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New fast track planning for housing requires ‘dry run’ before application

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DEVELOPERS of large housing schemes will have to thrash out their proposals in detail with local authorities in a ‘dry run’ before making a planning application.

This pre-application consultation will be critical as local authorities will have only eight weeks to consider the formal application, and will only be allowed to return to developers with one further information request before making their decision.

The new arrangements will apply in the successor to the fast-track Strategic Housing Development (SHD) scheme for developments of more than 100 homes, which will put decisions back in the hands of local authorities but with an onus to speed up their determinations.

The SHD scheme expires next February and will be replaced by the new large scale residential development (LSRD) scheme

It will end the practice of SHD developers bringing applications straight to An Bord Pleanála, leaving judicial review by the courts the only appeal route for objectors.

Developers will instead enter an eight-week pre-application consultation with local authorities to iron out details of their proposal ahead of submitting their application.

Once an application is submitted, the public will have five weeks to lodge objections and observations, and the local authority will have eight weeks to make a decision.

The eight-week period can be extended by up to six months in regular planning applications if further information is needed from developers.

That leeway will not be allowed in LSRD cases, with planners permitted just one brief further information request.

A local authority’s decision can be appealed to An Bord Pleanála and a final decision there must be made within 16 weeks, with limited scope for extensions for further information here too.

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Paul Hogan, senior planner at the Department of Housing, said the changes were being made due to criticisms of the SHD process.

The scheme had under-delivered on housing, with just 72 of the 210 developments approved under it commenced, he said.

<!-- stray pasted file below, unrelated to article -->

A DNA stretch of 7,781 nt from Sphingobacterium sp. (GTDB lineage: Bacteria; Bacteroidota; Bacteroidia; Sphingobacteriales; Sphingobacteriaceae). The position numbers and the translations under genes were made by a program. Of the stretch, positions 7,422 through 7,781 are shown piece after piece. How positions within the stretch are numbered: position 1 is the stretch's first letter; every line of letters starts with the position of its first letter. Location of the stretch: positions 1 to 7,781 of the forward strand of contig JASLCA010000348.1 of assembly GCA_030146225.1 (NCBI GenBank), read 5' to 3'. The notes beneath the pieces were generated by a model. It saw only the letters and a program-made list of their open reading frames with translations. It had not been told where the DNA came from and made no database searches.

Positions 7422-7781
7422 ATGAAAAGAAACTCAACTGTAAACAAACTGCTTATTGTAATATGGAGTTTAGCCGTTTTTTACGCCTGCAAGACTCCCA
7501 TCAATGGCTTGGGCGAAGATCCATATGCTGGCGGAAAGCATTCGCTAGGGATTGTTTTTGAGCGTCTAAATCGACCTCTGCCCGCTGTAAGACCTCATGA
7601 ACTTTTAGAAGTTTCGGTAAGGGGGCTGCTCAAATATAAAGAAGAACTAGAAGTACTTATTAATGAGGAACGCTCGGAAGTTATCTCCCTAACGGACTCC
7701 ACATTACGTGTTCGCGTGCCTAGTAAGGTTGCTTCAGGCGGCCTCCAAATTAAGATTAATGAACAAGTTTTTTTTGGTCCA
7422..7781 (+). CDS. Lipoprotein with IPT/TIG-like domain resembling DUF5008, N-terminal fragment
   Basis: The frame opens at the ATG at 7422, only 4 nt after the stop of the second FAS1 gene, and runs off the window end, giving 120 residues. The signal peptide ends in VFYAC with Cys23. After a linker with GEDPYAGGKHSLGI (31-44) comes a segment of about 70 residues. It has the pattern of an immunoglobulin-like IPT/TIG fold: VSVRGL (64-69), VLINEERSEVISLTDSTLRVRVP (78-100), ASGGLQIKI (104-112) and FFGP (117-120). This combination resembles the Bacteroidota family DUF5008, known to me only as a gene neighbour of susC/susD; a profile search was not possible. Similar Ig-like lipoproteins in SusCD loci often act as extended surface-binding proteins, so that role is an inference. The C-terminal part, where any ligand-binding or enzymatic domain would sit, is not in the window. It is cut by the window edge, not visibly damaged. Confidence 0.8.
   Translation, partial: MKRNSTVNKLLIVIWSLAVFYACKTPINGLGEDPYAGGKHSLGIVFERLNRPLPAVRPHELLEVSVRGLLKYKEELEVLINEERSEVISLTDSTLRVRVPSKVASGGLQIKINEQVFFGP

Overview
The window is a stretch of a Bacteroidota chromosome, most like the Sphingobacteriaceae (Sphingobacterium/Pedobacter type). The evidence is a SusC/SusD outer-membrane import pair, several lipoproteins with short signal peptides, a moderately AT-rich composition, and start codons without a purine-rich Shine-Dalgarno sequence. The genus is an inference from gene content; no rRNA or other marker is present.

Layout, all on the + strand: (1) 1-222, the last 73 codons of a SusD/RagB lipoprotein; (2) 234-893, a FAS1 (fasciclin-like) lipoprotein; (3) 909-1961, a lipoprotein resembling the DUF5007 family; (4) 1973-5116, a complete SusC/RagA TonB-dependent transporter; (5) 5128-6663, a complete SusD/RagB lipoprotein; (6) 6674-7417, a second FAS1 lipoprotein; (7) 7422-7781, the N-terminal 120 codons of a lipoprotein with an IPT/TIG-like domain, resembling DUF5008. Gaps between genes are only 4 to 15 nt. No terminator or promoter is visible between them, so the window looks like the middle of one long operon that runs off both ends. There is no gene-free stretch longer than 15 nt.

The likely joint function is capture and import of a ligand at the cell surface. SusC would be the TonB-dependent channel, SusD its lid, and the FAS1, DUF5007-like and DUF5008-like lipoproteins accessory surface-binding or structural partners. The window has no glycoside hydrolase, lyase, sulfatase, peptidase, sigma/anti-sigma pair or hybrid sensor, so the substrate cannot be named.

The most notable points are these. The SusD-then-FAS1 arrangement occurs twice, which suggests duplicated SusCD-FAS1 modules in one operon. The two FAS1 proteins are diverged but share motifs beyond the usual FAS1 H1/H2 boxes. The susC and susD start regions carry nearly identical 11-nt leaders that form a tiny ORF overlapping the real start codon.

Meanwhile, local authority involvement had been restricted and the number of judicial reviews had increased significantly.

“The re-introduction of an appeal mechanism to An Board Pleanála should assist in reducing the number of judicial review challenges against LSRD planning decisions,” he told the Oireachtas Housing Committee.

Sinn Féin housing spokesman Eoin Ó Broin said it was “the understatement of the century” to say there were some criticisms of SHD.

“It has been an absolute disaster,” he said. “It has not delivered the housing it promised and it has exacerbated the adversarial nature of the planning system.”

The Green Party’s Stephen Matthews, said he was not clear why a fast-track system was needed at all, and said no limit should apply to further information requests as developers often provided insufficient detail at the outset.

“There must be a requirement that they come to the pre-application consultation with high quality documents and full environmental impact assessments, not dipping a toe in the waters with a vague proposal to see what the planning authority says.”

Mr Hogan said it would be in developers’ interests to come fully prepared as the pre-application consultation would be treated as a dry run for the formal application.

The committee will continue their scrutiny of the new arrangements on Thursday.


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